Kurdt’s review published on Letterboxd:
Terrifically layered film. Partly about the effects of grief—where we direct it, how it changes us—but also how family is often a curse that can lead to more pain. Siblings and partners as reminders of the things we have lost. You see your deceased mother’s eyes in your son, your daughter’s restrained worry and desire for order in your partner. Family can be a source of inspiration at rock bottom, but they can also be the catalysts for more pain and a longer, deeper journey down a destructive path, especially as their decisions and actions inadvertently cause more pain, as highlighted in the dinner scene with the argument between Annie and Peter. Are either of the two to blame for what happened earlier? Or was it an incident predetermined by fate? How does the past affect the present? The old saying goes that those who don’t learn from the past are doomed to repeat it. But what about a past you know nothing about? What happens when it turns out people you love are monsters, and people you trust are liars?
Now, I don’t know if this is stretching a little, but I felt there were some alt-right connotations in this. The idea of heritage (people as ‘chosen’ above others), of continuing a bloodline, giving rise to a powerful being/idea from the past at the expense of the present. Discovering that people in your family actually believe in something heinous, and the ending (spoilers until the end of this paragraph) with everyone bowing down and proclaiming “heil Paimon” definitely gave off a very icky vibe. Many people seem to be down on the ending, but I liked it even if my theory here is off—there isn’t that much of a through-line to support this idea throughout the film, to be fair—but it certainly added an extra layer to the creepiness of the end.
I think the aspect I liked most though was the idea of the most destructive horror coming from inside, not out. We ourselves conjure up the darkest fear, with our neuroses, our self-sabotage, our vindictiveness. A family eats itself from the inside because their grief is such a powerful entity they’re unable to handle and accept, that it manifests, and breeds, gets under the fingernails and seeps into the walls. Somewhat connected to that, the film really highlights how the mundanity of horror can be so jarring, how it gestates until it feels less like horror at all, instead just an extension of your life. Peter simply driving home and laying down to sleep after that major incident about a third into the film hit home so much harder because of how life still went on. It was just like going to bed any other night, his head resting on the same pillow, making the same indent in the cotton, as if nothing had happened. Much the same when Annie is recounting the horrors of her past at the support group; the words come easy, and while she breaks down slightly, just listing off all that pain feels oddly matter-of-fact. It is now one with her.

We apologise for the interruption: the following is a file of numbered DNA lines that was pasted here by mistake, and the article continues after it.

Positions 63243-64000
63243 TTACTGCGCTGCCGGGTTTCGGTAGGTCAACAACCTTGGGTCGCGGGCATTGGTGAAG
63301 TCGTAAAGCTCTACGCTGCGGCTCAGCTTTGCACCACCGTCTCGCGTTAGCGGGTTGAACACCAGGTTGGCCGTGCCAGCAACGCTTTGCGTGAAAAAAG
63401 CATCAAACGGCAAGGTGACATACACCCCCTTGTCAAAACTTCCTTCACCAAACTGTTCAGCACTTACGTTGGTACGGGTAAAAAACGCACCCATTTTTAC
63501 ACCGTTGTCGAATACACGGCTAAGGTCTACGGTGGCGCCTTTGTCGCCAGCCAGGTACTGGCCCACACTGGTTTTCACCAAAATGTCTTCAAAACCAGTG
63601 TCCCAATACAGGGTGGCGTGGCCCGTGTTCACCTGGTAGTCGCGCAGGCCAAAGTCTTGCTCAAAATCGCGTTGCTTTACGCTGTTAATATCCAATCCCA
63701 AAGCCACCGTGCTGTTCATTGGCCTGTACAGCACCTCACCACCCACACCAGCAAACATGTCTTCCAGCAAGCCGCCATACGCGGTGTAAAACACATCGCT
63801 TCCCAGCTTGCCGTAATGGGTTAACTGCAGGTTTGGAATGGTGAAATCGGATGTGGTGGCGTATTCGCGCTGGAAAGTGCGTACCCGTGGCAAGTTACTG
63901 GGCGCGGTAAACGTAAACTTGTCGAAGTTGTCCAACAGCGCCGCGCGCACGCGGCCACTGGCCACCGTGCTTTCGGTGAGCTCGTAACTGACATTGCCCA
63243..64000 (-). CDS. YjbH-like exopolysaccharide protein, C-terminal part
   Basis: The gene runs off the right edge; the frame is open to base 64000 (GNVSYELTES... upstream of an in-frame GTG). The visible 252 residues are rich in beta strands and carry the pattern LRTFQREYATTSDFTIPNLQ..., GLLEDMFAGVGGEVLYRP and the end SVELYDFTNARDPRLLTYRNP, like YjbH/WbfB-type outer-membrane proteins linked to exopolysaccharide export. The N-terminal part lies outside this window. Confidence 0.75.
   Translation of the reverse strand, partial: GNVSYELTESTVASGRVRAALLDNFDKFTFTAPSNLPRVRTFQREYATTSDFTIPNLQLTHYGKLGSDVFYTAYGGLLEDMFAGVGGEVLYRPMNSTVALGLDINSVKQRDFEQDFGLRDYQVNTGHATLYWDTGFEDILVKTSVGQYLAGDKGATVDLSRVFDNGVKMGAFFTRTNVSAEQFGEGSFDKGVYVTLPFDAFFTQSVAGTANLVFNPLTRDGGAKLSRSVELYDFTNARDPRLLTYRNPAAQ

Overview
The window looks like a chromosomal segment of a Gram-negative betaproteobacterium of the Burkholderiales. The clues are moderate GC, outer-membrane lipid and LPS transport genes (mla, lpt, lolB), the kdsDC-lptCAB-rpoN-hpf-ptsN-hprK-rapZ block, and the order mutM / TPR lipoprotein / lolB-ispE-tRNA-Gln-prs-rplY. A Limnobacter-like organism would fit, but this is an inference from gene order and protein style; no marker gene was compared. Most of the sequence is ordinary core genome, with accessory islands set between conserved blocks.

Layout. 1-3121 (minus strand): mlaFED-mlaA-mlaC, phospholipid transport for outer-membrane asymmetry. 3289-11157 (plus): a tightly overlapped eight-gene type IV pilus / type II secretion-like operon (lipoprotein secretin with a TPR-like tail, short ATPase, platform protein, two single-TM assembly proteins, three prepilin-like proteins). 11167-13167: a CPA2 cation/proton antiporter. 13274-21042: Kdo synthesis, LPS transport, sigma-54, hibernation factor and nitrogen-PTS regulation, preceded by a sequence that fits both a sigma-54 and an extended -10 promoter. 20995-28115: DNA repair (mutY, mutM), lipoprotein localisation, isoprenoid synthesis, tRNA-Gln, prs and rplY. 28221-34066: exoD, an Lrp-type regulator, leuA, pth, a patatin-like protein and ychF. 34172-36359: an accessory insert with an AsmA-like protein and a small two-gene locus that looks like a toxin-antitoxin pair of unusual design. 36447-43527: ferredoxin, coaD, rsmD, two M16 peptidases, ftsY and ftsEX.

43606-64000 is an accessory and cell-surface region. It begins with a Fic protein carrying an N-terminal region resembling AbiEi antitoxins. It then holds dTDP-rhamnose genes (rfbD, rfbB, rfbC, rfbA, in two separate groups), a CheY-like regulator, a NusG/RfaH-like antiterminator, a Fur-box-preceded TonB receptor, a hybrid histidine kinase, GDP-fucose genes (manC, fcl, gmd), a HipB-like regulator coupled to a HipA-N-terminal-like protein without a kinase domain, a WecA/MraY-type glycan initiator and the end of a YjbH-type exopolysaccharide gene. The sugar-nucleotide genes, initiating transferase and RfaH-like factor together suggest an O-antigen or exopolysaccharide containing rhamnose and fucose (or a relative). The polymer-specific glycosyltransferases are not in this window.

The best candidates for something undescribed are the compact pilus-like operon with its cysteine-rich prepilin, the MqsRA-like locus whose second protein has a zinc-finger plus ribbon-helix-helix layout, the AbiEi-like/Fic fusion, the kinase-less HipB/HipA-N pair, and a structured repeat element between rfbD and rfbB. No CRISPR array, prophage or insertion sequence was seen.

I also like how Aster directs this, especially within the house. Interiors often shot from a bit of a distance that accentuates the empty spaces around the characters, but perhaps more importantly, the empty voids between them. It’s a lack of communication and trust that erodes the foundation and leads them all into oblivion. I think much of how you view this film depends on the kind of person you are. If you believe in fate, then the events of Hereditary were put into motion long ago and the Graham family were just pawns, like Annie’s models, in the middle of a cruel game. If you lean toward the other side, that people are in complete control of their own lives and decisions, then the family, and us, are destructive people with fragile minds who have and will continue to bring evil into this world, inadvertently or not.